CONCLUSION: Hepatic CD14+ cells are an YKL-40 mRNA and protein source in acute and chronic liver injury, with expression patterns similar to growth factors implicated in inflammation-fibrogenesis.

Key Words: YKL-40, Kupffer cells, Liver cirrhosis, CD14+ cells



INTRODUCTION

YKL-40 glycoprotein (Chi3L1) is a growth factor named for its N-terminal amino acid sequence and molecular weight. It is related to 18-glycosylhydrolases, but lacks enzymatic activity[1,2]. Under physiological conditions, human YKL-40 is secreted in small quantities by synoviocytes and chondrocytes[3,4]. However, in situ experiments demonstrated increased tissue mRNA and protein levels in osteoarthritis and rheumatism as well as in patients with inflammatory joint disease, where activated monocytes and macrophages are the main source.

The biological function of YKL-40 is unclear because no receptors have been identified to date. However, it has been reported that YKL-40 binds to stabilin type 1 and heparin sulfate in vivo. Furthermore, YKL-40 stimulates the proliferation and migration of connective tissue cells and fibroblasts through activation of the mitogen-activated protein kinase signaling pathway, suggesting that YKL-40 modulates fibrogenesis and tissue remodeling[5,6].

Several studies have found elevated YKL-40 concentrations in sera of patients with liver diseases, such as hepatic fibrosis by hepatitis C virus[7]. Serum concentrations of YKL-40 correlated with extracellular matrix (ECM) products secreted by hepatic stellate cells (HSCs) and fibroblasts (e.g., PIIINP, hyaluronan, MMP-2, and TIMP-1). It has been suggested that YKL-40 concentrations reflect the degree of liver fibrosis. However, extensive clinical evaluation is still required, and other inflammatory diseases have to be excluded as potential causes of YKL-40 elevations.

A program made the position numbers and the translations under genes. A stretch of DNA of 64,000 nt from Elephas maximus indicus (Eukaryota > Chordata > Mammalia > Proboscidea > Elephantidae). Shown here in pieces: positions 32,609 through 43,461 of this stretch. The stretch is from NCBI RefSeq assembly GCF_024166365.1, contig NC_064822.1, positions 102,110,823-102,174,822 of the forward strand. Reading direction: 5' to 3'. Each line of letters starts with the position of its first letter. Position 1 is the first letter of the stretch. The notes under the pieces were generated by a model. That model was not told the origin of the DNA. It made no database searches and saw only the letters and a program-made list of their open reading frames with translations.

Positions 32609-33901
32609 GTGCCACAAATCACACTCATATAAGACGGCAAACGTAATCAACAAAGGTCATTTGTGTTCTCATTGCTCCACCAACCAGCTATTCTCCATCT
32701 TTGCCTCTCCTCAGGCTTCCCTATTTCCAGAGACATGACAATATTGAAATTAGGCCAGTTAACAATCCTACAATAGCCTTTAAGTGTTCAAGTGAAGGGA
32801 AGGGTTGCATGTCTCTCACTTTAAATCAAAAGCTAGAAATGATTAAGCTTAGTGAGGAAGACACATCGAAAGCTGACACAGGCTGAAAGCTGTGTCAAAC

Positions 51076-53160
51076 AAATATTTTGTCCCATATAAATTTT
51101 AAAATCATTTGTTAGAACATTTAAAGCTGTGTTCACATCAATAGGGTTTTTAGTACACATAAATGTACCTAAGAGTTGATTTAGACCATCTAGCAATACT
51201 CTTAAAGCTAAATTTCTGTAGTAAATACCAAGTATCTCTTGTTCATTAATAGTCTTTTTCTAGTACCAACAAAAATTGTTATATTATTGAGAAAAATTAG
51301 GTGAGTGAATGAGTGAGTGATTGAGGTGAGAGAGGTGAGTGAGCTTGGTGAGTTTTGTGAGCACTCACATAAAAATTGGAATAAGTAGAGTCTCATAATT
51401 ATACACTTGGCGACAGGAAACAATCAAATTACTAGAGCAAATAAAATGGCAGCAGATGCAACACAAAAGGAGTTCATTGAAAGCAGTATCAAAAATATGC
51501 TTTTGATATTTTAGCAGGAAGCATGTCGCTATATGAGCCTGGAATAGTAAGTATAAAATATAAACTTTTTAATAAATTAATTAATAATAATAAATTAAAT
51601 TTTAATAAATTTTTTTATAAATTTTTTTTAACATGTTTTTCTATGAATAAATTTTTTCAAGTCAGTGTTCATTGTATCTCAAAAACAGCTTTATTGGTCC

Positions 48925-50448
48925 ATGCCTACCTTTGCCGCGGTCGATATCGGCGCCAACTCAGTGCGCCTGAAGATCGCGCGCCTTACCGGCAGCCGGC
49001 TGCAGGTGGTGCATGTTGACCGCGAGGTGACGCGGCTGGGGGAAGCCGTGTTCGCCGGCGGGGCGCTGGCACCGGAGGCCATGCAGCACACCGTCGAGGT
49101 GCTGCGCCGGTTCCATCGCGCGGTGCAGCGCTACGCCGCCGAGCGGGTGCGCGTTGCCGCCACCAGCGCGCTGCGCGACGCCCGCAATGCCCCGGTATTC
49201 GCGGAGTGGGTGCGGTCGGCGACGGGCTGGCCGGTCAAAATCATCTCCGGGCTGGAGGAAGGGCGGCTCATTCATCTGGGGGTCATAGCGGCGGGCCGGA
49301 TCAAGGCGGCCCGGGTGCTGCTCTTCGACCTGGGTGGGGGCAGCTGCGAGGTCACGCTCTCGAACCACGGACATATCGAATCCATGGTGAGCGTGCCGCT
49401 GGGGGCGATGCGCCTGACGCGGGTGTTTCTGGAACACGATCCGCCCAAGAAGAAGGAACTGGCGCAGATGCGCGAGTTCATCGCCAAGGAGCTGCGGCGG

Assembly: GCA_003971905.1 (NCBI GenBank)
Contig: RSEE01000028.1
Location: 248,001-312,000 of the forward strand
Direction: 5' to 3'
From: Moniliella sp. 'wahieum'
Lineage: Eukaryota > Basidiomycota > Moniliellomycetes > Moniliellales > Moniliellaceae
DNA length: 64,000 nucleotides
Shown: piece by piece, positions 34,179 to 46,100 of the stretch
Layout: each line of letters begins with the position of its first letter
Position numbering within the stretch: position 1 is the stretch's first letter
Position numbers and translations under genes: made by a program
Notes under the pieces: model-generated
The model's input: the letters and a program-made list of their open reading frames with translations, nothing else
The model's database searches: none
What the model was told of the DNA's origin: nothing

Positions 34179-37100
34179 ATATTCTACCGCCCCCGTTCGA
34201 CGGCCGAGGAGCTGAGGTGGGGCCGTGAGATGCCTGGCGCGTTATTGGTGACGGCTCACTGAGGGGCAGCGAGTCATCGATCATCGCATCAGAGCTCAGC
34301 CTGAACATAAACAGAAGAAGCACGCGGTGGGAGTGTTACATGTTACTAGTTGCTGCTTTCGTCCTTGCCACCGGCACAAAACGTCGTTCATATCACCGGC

In hepatic tissue, immunohistochemical analyses show strong YKL-40 staining around fibrotic areas[3]; however, in this study it was not possible to discriminate the cells that produce YKL-40. Notably, HSCs from fibrotic liver tissue by S. japonica showed an increase of YKL-40 mRNA[8].

Currently, the kinetics and source of YKL-40 in the liver under damage conditions are unknown. This study addressed these issues as part of a broader effort to elucidate the role of this molecule in hepatic inflammation and tissue repair.

MATERIALS AND METHODS
Animals

Rats were treated according to the guidelines for reproduction, care and use of laboratory animals stated by the Norma Oficial Mexicana (NOM-066-ZOO-1999). Twenty-seven male Wistar rats weighing 250 g each were selected for treatment with CCl4 and divided into nine groups of three animals each. One group was untreated and used as controls. Six groups were inoculated with a single intragastric dose of 0.5 mL/100 g of CCl4 (Sigma, 319961, United States) mixed 1:1 with mineral oil (Sigma, M5409, United States) to establish acute injury. These animals were sacrificed at time 0, 6, 12, 24, 48 and 72 h. To establish chronic liver injury, two groups were inoculated three times per week with an i.p. injection of 0.1 mL/100 g CCl4: mineral oil at ratios of 1:6, 1:5, 1:4 (one week for each), then 1:3 until the animals were sacrificed at week 6 or 8.

Tissue samples

Procedures were performed under ether anesthesia. Livers were washed with PBS (Gibco, 70013-032, United Kingdom) at 4 °C, sectioned into small 100 mg pieces and stored in tubes at -70 °C. Samples for RNA extraction were stored in 500 μL of TRIzol (Invitrogen® BRL 15596-026, United States) at -70 °C.